1. Of course, pause or negate bleeders. This is completely up to your own thresholds but we reviewed our bleeders (high spend, no conversion targets) and paused or negated them.  
This leads me to TIP #1:

TIP 1: Keep a paused ASIN targets tracker

We all know that sales made within 7 days of the ad click are still attributed to that click. However, if you keep your targets at a relatively high bid, there is a tendency for bleeding but that may not always be true, especially for higher-priced items, and sales might just not be immediately be attributed to a target and it might look like a bleeder. To give an example, we had a keyword target spending 70 dollars with no conversion, we decided to pause it and after three days, there were 3 sales credit to it at an ACoS below 15%. This is the importance of the tracker, for you to be able to come back and monitor to truly test if a target is a bleeder.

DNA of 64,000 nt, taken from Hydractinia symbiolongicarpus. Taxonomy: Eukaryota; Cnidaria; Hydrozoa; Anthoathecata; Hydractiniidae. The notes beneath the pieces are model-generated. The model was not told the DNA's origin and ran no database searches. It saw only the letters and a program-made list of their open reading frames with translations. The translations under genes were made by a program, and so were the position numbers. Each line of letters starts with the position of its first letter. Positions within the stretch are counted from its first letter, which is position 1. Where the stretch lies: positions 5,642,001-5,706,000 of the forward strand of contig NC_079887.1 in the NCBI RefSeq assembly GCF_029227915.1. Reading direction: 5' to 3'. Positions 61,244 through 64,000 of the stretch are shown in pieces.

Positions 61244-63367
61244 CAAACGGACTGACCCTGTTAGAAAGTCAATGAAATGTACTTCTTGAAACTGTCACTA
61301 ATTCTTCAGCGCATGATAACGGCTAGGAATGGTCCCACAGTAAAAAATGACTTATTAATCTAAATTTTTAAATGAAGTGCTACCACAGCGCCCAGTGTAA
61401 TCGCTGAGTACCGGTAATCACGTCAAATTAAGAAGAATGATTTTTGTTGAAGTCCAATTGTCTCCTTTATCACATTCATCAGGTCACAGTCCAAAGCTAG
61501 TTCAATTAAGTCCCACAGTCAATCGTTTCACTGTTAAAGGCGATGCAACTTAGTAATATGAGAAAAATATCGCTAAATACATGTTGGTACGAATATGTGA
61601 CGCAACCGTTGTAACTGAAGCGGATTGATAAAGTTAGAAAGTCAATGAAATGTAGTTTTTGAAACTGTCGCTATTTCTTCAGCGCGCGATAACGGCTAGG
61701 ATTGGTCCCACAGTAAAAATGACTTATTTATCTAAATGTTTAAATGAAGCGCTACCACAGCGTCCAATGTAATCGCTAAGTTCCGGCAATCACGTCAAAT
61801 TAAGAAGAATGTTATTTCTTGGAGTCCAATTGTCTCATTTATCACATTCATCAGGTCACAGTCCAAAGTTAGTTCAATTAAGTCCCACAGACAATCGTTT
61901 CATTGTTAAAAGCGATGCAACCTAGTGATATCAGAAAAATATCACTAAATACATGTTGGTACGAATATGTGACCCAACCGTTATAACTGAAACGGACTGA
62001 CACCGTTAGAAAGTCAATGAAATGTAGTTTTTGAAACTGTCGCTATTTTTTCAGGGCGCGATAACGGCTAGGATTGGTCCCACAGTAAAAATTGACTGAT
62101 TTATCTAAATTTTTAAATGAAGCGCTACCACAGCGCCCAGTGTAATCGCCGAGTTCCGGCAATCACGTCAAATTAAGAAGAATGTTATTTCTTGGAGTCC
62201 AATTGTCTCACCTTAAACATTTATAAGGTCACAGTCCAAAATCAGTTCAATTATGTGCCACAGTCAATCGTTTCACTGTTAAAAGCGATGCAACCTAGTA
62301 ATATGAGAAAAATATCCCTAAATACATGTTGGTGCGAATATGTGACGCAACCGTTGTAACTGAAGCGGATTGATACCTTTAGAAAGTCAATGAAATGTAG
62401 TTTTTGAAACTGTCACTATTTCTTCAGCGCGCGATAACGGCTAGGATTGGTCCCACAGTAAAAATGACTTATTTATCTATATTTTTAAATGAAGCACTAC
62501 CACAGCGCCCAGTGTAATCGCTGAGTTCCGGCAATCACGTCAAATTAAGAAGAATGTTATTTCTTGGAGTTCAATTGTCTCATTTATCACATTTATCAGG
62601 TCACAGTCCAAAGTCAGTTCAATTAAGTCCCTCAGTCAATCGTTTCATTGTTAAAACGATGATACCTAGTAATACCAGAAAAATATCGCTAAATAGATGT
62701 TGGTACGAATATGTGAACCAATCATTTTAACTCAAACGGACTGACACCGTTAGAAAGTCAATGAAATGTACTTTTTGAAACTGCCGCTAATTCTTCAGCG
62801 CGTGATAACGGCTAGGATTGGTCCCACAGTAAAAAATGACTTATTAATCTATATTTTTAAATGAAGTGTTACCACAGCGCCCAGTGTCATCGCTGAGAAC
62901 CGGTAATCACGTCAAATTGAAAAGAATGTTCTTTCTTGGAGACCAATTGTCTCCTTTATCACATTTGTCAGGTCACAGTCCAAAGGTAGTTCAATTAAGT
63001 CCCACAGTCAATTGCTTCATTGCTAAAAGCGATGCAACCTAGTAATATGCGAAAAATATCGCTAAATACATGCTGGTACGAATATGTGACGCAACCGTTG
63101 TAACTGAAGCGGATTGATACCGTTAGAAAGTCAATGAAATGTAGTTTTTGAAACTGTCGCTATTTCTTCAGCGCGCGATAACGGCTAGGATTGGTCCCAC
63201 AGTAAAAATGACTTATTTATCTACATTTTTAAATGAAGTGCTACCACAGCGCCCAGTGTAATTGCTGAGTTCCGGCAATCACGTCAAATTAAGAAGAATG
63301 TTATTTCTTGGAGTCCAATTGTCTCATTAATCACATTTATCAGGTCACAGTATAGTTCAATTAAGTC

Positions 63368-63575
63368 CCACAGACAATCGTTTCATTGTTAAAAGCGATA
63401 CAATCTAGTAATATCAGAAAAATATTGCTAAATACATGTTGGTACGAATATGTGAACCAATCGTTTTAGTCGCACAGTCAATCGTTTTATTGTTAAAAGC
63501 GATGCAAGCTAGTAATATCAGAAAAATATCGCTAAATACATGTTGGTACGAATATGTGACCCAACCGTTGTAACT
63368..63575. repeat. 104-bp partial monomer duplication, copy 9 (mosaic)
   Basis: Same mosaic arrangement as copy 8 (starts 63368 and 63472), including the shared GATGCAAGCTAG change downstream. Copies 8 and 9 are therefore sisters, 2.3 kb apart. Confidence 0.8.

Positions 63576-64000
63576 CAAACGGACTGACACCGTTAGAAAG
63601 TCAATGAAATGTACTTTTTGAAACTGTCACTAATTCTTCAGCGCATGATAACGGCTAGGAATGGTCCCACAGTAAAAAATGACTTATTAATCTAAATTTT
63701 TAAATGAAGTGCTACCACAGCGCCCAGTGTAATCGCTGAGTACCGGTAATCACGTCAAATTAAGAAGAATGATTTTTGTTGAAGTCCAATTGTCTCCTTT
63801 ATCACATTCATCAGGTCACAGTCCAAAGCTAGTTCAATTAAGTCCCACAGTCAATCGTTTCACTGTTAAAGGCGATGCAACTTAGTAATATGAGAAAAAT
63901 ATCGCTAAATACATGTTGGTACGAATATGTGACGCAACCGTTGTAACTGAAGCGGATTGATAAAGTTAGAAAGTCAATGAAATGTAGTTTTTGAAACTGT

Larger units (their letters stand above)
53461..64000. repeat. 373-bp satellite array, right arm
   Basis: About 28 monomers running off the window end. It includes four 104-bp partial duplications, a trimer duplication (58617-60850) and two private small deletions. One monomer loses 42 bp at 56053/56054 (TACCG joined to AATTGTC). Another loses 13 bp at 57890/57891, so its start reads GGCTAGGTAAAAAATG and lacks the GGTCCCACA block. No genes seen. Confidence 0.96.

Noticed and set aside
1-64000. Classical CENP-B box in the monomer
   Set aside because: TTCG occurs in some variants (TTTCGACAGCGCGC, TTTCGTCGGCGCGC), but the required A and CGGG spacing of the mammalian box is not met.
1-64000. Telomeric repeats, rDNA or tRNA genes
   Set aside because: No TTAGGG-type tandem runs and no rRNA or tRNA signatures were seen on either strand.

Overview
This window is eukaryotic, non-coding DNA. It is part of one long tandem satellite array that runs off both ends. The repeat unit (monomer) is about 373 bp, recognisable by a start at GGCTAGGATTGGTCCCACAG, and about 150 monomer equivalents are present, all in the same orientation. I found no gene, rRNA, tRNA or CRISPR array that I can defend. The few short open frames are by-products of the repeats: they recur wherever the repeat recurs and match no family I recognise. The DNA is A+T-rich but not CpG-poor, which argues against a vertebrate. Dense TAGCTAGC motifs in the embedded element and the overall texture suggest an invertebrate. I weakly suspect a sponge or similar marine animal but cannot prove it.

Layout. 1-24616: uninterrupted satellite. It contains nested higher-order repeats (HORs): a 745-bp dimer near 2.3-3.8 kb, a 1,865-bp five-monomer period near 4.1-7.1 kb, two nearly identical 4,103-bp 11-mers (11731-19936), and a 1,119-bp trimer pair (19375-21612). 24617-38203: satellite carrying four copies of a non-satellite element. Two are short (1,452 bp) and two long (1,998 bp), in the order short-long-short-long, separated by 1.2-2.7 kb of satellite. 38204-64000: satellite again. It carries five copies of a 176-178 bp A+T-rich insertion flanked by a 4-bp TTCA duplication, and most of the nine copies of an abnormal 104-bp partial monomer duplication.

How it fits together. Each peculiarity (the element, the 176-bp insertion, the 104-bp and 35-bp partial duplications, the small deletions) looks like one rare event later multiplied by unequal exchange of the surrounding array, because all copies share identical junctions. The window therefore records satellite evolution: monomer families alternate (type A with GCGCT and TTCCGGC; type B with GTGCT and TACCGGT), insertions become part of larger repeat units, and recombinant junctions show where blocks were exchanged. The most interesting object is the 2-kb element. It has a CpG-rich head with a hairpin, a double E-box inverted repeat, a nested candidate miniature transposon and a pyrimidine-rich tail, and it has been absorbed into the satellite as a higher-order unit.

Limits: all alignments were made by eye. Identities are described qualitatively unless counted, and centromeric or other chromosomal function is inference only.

2. With our ads going into overdrive, we saw what converted and what didn’t. For those that did convert, a lot of them were now at a high ACoS, which we of course simply started to lower down by about 10 to 15 percent at a time till we were at our target ACoS. We did it slowly as going to conservative too quickly might results in losing positioning and your target never converting and this never being able to gain sales and lower ACoS. By lowering slowly, we are able to find a good bid where we are able to stay profitable at an optimal sales velocity.